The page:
• People Inc., one of western New York's largest non-profit agencies, has revealed a data breach which has exposed sensitive medical information belonging to current and former clients.
  • This week, the non-profit human services agency said that an employee email account appears to be the source of the leak, in which a vast array of client data has been exposed.
  • In total, it is reported that up to 1,000 clients may be involved.
  • People Inc. offers residential care, employment assistant, community outreach programs, healthcare, and recreation schemes for seniors, the vulnerable, and both the families and those who have disabilities.
  • The non-profit discovered the breach on February 19, 2019.
  • An unknown hacker had managed to infiltrate an email account belonging to an employee of the organization.
  • A second email account may have also been compromised, but People Inc. has not been able to verify whether or not this is the case.
  • The accounts in question contained personal, sensitive information belonging to clients.
  • Names, addresses, Social Security numbers, financial data, medical information, health insurance details, and government IDs have potentially been compromised and stolen.
  • However, the non-profit has not received any reports of this information being actively abused, as of yet.
  • The first compromised account may have permitted entry due to a weak password and could have been susceptible to a brute-force attack, as People Inc. said that a password reset was enough to secure the email account.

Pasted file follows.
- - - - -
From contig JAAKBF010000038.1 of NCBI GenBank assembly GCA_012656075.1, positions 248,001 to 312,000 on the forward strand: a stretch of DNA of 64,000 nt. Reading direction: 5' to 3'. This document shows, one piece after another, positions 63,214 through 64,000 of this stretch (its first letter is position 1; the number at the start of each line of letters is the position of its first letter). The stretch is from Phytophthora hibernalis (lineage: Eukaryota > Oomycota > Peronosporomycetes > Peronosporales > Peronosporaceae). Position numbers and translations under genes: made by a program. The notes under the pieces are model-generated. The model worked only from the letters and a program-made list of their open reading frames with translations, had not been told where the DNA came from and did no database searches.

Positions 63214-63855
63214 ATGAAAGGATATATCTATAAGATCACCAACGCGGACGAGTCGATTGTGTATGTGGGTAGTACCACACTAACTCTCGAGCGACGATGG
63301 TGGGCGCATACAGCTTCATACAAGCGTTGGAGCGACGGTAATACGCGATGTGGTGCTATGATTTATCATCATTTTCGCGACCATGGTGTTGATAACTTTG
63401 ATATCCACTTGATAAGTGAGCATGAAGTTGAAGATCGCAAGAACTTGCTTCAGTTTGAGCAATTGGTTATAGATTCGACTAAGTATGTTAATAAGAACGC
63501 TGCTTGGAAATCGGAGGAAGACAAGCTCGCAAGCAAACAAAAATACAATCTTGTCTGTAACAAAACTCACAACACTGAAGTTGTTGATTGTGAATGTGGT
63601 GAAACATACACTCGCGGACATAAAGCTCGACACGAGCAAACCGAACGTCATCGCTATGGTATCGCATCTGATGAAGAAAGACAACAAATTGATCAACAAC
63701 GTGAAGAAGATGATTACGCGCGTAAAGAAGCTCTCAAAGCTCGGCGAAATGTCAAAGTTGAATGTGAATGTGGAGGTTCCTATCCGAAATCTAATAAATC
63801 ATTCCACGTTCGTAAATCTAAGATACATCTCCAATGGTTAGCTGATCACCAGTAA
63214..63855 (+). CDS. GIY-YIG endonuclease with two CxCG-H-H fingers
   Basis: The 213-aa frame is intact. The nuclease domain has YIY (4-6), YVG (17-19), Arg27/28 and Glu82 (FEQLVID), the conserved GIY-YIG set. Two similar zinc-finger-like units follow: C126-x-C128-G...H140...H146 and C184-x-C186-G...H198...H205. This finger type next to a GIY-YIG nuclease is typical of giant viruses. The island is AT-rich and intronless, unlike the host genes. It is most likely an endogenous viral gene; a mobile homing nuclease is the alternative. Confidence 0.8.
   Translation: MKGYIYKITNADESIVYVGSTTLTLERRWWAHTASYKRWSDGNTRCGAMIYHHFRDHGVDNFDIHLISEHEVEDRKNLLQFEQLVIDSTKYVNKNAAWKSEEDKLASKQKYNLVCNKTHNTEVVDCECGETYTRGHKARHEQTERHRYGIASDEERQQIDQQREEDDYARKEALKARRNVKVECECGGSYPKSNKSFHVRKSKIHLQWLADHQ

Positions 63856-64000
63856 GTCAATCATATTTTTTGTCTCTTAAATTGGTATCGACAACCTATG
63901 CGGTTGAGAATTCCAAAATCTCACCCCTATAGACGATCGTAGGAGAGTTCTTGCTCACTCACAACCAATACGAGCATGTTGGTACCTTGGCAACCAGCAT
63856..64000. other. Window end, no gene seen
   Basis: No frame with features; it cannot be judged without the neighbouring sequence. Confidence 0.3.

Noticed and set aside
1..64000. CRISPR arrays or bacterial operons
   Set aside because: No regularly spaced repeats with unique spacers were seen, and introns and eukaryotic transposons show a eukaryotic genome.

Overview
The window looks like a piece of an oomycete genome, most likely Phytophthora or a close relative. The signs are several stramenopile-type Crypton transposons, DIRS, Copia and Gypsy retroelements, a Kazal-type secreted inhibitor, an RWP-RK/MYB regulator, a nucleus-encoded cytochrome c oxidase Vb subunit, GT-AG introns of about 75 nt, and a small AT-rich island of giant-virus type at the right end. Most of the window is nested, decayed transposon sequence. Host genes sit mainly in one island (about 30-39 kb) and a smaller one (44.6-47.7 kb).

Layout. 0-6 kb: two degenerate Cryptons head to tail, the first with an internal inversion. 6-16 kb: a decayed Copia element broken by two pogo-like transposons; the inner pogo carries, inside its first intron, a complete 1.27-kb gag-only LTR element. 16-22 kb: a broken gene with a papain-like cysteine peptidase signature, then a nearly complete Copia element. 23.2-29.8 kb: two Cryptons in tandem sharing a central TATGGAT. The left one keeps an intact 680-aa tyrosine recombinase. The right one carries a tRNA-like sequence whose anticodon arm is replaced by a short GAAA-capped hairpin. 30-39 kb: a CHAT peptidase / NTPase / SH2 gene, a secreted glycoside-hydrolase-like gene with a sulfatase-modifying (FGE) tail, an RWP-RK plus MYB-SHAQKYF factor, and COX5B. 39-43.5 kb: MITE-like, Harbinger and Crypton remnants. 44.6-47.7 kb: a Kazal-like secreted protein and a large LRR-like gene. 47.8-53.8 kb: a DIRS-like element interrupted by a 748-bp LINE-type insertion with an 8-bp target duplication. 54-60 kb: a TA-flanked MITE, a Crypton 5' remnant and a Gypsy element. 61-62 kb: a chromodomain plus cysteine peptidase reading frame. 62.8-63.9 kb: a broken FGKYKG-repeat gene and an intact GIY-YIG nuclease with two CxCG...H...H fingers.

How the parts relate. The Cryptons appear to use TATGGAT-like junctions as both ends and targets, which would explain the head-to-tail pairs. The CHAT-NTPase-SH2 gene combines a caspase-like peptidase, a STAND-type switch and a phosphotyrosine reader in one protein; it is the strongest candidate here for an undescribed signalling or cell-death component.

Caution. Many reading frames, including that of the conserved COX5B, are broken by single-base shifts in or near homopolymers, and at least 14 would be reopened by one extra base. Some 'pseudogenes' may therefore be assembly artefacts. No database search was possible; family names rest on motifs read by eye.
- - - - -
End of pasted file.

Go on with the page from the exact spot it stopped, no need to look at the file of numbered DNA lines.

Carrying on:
• The second account has been disabled outright.
  • People Inc. hired a cyber forensics firm to investigate the case and has informed the FBI.
  • Clients were made aware of the data breach on May 29 and free credit monitoring services to those impacted are on offer.

*Source: ZDNet, May 31, 2019


The NSA Makes Ghidra, A Powerful Cybersecurity Tool, Open Source

  • The National Security Agency develops advanced hacking tools in-house for both offense and defense—which you could probably guess even if some notable examples hadn't leaked in recent years.
  • But on Tuesday at the RSA security conference in San Francisco, the agency demonstrated Ghidra, a refined internal tool that it has chosen to open source.
  • And while NSA cybersecurity adviser Rob Joyce called the tool a "contribution to the nation’s cybersecurity community" in announcing it at RSA, it will no doubt be used far beyond the United States.
  • You can't use Ghidra to hack devices; it's instead a reverse-engineering platform used to take "compiled," deployed software and "decompile" it.
  • In other words, it transforms the ones and zeros that computers understand back into a human-readable structure, logic, and set of commands that reveal what the software you churn through it does.
  • Reverse engineering is a crucial process for malware analysts and threat intelligence researchers, because it allows them to work backward from software they discover in the wild—like malware being used to carry out attacks—to understand how it works, what its capabilities are, and who wrote it or where it came from.